Marikana prequel: NUM and the murders that started it all
- Jared Sacks
- 12 Oct 2012 (South Africa)
Because the Marikana Massacre marked a turning point in the history of our country, I went to the small mining town in the North West. I wanted to know what truly happened and what it meant for the future of our so-called democracy. I hoped my trip would enable me to answer some of the burning questions left obfuscated by media, government and civil society campaigns alike.
It seemed it would be difficult, if not impossible, to uncover the cause of the violence at a distance from Marikana because of the complete failure of most media outlets to ask the right questions of the right people. Professor Jane Duncan of Rhodes University has found that journalists rarely interviewed independent mineworkers or residents of Marikana, preferring to quote “official sources” such as unions, Lonmin or the police. Moreover, my experience of previous incidents of repression in South Africa had taught me that such sources are often unreliable, as they have a lot to lose by telling the truth.
Through my investigations I found that, contrary to many media reports, inter-union rivalry was not the immediate cause of the violence. In fact, a significant cause of the violence can be laid squarely on the National Union of Mineworkers and their murder of two of their own NUM members – which until 2 October remained unreported.
Meeting the community
After meeting a community member (whose family did not consist of direct employees of Lonmin) in Johannesburg, I spent a week at the end of September living in the massive Nkaneng shack settlement in the township of Wonderkop. Together, Nkaneng and Wonderkop dwarf Marikana itself, housing the vast majority of the area’s mineworkers. Yet almost all the roads there remain unpaved, and residents are forced to go all the way to the “city centre” for most of their needs. Geographically and socio-economically, Wonderkop is the bastard stepchild of the Marikana municipality, further marginalised by Lonmin, whose corporate social responsibility initiatives remain unnoticeable.
During my visit, I spoke to Lonmin workers who had participated in the strike and others who were not active strikers. I interviewed the wives and children of the miners and I also sat down with unemployed and self-employed residents who did not have family members working at Lonmin.
I began to piece together a more detailed and shocking timeline of the strike and how it eventually degenerated into the horrifying footage played out for the whole world to see.
Perhaps the most striking thing I heard repeatedly in Wonderkop was the near-complete hatred that all residents, regardless of their connection to the strike, had towards the National Union of Mineworkers (NUM).
I had assumed that within Wonderkop there would be a divide between supporters of NUM and those that had jumped ship to their smaller non-Cosatu affiliated rival, the Association of Mineworkers and Construction Union (AMCU). I assumed there would at least be a significant minority of residents who blamed the strikers for instigating the killings and felt that NUM still remained a relevant and credible force among Lonmin workers.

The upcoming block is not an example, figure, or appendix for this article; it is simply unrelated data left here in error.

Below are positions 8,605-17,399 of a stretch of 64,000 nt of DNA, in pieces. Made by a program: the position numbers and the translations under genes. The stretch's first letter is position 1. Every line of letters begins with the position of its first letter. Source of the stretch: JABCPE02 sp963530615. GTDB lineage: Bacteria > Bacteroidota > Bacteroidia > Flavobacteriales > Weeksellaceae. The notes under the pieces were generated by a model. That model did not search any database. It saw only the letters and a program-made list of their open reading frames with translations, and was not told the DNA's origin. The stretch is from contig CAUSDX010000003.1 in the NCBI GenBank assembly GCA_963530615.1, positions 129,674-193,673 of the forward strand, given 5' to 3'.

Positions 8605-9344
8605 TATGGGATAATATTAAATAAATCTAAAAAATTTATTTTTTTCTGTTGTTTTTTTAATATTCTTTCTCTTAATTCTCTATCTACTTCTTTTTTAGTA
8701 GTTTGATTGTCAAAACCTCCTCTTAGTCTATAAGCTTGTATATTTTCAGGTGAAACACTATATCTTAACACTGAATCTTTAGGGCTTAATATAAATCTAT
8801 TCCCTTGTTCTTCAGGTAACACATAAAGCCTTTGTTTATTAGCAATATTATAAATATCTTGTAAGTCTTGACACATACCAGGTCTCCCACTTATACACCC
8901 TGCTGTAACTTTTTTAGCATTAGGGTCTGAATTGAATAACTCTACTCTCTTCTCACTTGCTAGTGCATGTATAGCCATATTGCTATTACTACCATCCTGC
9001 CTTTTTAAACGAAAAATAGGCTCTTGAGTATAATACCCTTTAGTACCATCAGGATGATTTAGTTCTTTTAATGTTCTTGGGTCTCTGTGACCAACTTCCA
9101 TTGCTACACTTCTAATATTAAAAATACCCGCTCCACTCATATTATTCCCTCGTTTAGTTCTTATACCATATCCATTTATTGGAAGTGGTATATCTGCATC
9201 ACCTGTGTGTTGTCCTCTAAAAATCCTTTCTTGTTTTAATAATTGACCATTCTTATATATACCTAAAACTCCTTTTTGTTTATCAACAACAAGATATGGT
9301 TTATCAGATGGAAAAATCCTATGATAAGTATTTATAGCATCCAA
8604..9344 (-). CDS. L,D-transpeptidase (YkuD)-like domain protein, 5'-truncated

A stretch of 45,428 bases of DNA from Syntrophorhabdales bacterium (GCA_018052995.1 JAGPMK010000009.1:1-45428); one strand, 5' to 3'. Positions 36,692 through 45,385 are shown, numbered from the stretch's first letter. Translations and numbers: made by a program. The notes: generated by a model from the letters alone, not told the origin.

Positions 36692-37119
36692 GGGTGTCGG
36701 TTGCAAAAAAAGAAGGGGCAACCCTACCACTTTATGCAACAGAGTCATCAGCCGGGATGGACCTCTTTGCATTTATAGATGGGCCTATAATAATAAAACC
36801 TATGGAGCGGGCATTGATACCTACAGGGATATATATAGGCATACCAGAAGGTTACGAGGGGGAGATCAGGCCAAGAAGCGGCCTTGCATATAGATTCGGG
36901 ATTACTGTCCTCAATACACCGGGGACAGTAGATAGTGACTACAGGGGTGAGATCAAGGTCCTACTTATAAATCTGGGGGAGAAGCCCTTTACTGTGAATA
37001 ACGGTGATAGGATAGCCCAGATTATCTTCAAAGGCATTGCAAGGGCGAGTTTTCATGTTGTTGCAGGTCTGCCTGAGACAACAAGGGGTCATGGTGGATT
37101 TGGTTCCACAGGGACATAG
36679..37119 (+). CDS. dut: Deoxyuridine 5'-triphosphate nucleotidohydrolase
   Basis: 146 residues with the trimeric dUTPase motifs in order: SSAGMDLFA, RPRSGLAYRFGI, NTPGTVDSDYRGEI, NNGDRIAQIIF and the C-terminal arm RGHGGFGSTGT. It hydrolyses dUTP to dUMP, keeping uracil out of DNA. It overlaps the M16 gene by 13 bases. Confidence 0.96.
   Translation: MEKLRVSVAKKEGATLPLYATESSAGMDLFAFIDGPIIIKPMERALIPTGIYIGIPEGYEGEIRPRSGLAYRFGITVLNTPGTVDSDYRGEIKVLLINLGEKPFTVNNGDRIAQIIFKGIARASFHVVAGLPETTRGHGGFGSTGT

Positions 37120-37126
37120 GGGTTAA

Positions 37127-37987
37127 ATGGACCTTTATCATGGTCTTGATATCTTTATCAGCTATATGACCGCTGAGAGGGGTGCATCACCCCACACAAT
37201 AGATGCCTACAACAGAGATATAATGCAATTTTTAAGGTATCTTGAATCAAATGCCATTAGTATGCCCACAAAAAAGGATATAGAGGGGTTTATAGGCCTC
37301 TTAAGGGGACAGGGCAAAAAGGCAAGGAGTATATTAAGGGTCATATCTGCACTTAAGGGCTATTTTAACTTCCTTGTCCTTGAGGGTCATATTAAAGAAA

And yet every single person that I spoke to, without fail, blamed NUM for starting the violence and reneging on its responsibility to represent the workers. This was the case even when people I interviewed expressed dislike for the strikers and their own subsequent acts of brutality. Almost everyone felt more hatred towards NUM than they did towards Lonmin, the police or even the Zuma administration.
Alternative timeline: how the strike began
On Wednesday 8 August, some rock drill operators (RDOs) from various Lonmin mines had a mass meeting demanding a significant salary increase. The NUM leaders present categorically refused to support the strike, despite the union’s stated mission to promote and represent the interests of its members. On the following day (Women’s Day – a holiday for the workers), thousands of RDOs from all Lonmin mines met at the Lonmin-owned football stadium, adjacent to the settlement, where they agreed to approach Lonmin management directly, as NUM was refusing to represent them.
According to Xolani*, an active striker from Lonmin’s Karee mine, RDOs “came together as workers, not as a union.” As the large majority of the workers at the assembly were NUM members, the AMCU was unrepresented at this meeting.
On the morning of Friday the 10th, workers assembled and marched to the offices of Lonmin management. David, a Lonmin mine geologist I interviewed (who was returning from work and was not then part of the strike), decided to join the striking RDOs to see what was going on. David told me that management refused to speak to the workers, who were assembled peacefully, and told them to go back to the NUM leadership.
Xolani and a few other participants in the march corroborated this. He explained that security had tried to stop the march and that after a long wait, the general manager of the mine came out and then went back in to fetch a NUM leader. After waiting for almost an hour, the NUM leader came out and reprimanded the workers, saying they would not get anything without going through the union.
As a result of Lonmin and NUM’s refusal to meet with the workers, more than 3,000 RDOs and other miners decided to go on strike and refused to clock in that evening. This was a wildcat strike organised directly by workers, without any union representation.
11 August: March on NUM